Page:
Racial segregation in housing is a root cause of inequalities in health, safety, education, employment, wealth, and income that have long concerned grant makers in the United States.1 In recent years, the problem of racial segregation has won sustained attention from major media outlets, prominent social commentators, and community leaders across the nation. Journalists, social commentators, and even some elected officials lament segregation and acknowledge that the condition has been driven by government policy at the federal, state and local levels.2 This growing understanding may indeed exist within the philanthropic sector as well. However, grant making aimed at direct efforts to reduce and redress segregation remains an exception.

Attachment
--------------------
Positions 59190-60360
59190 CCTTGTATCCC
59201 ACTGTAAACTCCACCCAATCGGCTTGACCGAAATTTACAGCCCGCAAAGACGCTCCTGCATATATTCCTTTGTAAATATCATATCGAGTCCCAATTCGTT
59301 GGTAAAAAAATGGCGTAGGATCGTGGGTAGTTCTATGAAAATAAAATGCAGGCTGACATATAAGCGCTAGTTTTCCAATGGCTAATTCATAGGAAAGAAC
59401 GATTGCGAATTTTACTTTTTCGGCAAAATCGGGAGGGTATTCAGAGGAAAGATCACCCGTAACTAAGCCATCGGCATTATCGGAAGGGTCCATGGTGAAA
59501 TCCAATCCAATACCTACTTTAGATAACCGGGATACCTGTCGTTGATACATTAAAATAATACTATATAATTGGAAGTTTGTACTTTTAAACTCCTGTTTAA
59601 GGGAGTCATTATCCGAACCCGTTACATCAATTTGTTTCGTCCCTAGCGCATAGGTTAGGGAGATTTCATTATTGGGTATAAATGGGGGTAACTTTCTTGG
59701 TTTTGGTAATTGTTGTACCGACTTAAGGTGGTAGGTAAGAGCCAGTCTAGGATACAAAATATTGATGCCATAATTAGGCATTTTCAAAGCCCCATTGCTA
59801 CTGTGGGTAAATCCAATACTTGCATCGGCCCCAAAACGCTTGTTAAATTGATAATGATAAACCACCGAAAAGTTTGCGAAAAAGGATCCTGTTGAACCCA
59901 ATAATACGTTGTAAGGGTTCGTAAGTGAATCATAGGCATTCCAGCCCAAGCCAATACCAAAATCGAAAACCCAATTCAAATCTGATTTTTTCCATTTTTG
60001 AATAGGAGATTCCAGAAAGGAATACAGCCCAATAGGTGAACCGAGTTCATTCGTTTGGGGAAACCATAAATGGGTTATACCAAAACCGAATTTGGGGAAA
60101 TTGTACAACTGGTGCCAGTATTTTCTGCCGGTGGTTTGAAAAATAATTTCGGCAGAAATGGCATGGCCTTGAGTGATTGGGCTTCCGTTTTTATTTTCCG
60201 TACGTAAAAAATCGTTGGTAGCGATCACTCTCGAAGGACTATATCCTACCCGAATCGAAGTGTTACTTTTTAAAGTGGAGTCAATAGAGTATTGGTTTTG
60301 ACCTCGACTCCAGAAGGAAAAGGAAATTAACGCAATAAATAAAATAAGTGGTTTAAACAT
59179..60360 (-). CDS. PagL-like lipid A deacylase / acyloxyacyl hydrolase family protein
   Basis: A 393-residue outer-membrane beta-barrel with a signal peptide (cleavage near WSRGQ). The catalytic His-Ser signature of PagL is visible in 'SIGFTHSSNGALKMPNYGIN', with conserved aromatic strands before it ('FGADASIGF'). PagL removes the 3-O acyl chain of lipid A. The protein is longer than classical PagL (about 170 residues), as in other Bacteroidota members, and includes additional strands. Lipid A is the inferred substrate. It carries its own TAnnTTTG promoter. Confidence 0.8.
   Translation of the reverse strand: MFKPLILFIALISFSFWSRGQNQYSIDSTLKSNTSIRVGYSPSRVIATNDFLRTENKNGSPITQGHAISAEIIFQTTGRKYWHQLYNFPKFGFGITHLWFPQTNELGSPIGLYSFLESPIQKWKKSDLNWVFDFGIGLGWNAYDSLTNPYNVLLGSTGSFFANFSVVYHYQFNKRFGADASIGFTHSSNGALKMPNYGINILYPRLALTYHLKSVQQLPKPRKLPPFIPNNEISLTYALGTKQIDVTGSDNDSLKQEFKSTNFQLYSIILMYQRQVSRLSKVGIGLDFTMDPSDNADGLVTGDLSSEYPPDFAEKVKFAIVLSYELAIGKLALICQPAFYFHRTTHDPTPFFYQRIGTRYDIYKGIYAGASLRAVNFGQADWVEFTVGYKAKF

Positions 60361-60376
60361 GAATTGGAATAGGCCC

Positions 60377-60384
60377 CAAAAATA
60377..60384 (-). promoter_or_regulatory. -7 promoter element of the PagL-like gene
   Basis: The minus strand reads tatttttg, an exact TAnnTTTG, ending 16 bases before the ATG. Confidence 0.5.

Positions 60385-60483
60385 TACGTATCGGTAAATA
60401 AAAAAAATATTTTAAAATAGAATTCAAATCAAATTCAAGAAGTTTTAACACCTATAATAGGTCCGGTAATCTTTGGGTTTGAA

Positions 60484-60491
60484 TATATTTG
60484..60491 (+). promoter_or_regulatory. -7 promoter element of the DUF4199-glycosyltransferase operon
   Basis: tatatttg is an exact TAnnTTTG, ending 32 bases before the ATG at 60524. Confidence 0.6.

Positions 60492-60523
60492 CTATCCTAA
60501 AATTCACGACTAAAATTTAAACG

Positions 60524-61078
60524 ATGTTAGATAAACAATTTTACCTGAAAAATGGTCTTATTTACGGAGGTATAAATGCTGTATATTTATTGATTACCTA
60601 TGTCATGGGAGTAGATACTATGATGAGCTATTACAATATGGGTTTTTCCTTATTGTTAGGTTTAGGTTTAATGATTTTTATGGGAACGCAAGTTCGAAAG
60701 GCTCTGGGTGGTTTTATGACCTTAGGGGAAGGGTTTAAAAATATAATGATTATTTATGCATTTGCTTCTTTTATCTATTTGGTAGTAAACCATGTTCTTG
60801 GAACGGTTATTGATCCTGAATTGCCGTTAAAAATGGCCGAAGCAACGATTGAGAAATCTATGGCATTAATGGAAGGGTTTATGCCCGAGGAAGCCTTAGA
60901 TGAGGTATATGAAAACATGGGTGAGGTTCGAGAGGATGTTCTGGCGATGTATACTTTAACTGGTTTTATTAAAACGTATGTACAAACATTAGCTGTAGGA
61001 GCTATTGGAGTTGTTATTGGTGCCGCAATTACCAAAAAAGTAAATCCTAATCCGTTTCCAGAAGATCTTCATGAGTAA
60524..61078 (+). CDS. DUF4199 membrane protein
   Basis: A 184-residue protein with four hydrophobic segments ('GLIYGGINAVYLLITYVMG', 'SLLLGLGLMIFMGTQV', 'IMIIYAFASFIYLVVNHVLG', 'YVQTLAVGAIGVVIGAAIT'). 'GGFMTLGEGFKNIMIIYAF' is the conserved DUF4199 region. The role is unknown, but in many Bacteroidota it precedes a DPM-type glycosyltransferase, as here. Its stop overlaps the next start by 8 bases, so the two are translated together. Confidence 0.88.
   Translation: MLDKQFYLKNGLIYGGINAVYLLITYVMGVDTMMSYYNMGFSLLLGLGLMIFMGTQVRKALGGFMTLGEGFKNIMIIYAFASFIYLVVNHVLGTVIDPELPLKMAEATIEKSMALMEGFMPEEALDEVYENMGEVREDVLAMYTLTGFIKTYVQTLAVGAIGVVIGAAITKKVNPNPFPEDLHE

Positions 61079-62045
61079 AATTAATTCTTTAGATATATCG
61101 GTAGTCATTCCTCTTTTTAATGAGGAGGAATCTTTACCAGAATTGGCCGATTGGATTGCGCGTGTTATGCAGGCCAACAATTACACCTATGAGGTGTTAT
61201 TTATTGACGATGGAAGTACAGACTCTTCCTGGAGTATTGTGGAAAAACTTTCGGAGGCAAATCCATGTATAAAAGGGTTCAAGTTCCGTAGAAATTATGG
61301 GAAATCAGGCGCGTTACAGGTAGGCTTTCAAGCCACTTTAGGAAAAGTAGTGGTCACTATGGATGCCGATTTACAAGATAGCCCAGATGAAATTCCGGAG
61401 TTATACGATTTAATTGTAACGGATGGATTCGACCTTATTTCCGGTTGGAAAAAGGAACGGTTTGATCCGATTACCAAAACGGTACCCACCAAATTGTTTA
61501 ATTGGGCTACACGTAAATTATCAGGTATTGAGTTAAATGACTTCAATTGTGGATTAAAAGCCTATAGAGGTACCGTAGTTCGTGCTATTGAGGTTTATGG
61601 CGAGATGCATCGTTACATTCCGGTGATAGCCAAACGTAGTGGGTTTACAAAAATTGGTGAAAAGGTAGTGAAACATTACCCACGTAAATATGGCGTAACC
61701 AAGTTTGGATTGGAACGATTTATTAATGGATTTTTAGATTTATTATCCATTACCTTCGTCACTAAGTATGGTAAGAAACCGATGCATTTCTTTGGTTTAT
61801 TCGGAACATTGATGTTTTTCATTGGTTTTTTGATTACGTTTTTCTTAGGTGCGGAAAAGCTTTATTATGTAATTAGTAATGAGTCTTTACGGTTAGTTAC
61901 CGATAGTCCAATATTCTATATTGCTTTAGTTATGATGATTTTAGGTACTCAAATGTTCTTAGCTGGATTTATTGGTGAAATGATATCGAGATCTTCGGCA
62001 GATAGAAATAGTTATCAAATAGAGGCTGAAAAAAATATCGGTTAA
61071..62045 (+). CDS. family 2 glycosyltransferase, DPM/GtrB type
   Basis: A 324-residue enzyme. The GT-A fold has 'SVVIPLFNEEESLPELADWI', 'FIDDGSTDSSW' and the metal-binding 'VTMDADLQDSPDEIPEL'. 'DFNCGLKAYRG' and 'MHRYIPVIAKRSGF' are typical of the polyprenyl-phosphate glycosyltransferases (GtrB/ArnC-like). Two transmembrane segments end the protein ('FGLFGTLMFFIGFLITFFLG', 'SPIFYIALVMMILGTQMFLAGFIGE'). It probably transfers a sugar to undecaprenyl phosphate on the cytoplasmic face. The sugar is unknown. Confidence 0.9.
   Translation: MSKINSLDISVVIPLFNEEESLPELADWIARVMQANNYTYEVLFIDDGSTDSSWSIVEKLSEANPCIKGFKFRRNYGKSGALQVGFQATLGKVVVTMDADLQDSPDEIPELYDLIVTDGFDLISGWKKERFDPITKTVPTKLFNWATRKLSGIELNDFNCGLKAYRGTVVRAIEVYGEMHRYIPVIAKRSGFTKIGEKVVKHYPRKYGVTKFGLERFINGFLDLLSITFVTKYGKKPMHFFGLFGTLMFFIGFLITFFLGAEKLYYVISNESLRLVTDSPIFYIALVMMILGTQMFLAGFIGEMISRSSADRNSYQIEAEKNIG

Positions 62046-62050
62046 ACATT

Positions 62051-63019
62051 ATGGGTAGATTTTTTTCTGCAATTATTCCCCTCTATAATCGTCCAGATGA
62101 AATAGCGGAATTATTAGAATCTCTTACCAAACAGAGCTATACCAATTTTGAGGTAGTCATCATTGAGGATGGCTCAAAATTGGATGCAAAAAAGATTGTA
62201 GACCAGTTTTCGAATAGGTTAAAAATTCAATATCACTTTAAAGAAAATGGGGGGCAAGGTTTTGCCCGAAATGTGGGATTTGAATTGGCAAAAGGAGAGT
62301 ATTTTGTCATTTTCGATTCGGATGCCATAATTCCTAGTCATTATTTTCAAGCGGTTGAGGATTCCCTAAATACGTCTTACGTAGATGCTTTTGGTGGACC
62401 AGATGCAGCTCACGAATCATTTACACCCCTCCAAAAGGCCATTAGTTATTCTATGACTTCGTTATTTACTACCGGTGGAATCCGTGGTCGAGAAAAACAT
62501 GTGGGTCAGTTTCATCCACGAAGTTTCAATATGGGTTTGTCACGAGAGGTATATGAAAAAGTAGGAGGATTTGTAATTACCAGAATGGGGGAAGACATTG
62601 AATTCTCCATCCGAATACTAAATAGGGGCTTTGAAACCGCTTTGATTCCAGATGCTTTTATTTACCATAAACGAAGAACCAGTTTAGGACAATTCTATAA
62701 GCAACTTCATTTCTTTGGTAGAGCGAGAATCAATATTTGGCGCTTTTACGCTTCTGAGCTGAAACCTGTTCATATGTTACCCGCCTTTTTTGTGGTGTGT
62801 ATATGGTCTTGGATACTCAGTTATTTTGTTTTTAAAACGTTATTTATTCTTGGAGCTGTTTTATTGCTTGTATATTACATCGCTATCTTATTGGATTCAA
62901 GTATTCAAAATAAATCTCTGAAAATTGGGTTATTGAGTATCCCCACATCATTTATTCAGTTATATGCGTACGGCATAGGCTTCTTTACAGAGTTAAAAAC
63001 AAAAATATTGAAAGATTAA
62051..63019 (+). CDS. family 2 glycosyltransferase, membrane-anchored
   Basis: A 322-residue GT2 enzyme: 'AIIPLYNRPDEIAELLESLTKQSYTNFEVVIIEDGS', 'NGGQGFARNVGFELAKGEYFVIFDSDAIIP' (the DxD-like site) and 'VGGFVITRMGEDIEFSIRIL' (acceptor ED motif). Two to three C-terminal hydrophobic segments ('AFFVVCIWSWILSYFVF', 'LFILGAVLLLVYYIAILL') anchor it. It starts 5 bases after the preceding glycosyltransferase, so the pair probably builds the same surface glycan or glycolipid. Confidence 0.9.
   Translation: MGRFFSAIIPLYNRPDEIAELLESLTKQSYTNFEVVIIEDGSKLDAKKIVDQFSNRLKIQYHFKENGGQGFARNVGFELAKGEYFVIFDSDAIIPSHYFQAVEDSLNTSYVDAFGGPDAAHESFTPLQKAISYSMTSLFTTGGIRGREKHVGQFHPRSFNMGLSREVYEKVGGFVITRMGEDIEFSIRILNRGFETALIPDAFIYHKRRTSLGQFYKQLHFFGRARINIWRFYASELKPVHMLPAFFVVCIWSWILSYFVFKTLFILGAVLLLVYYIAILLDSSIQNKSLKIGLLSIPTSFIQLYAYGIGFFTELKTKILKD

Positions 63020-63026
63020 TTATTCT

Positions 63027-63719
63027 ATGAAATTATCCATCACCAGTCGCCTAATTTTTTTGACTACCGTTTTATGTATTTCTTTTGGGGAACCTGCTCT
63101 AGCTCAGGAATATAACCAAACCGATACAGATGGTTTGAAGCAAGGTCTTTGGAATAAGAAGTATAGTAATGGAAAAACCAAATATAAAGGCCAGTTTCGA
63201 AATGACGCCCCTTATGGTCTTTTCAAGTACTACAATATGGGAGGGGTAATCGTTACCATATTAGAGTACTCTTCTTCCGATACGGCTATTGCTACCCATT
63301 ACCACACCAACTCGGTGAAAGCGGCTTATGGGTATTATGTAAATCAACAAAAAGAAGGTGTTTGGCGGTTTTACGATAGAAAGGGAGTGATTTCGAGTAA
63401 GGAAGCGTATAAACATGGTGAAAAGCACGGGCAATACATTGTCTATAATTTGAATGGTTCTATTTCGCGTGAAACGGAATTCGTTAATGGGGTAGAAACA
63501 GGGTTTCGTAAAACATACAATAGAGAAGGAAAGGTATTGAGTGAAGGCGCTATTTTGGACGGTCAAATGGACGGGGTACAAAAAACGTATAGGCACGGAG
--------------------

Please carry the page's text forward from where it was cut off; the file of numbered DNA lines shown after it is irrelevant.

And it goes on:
It is important for grant makers who fund in particular regions to have a sense of national trends related to segregation. Yet more informative for their purposes is the nature of segregation at the local, metro, and state levels where they fund.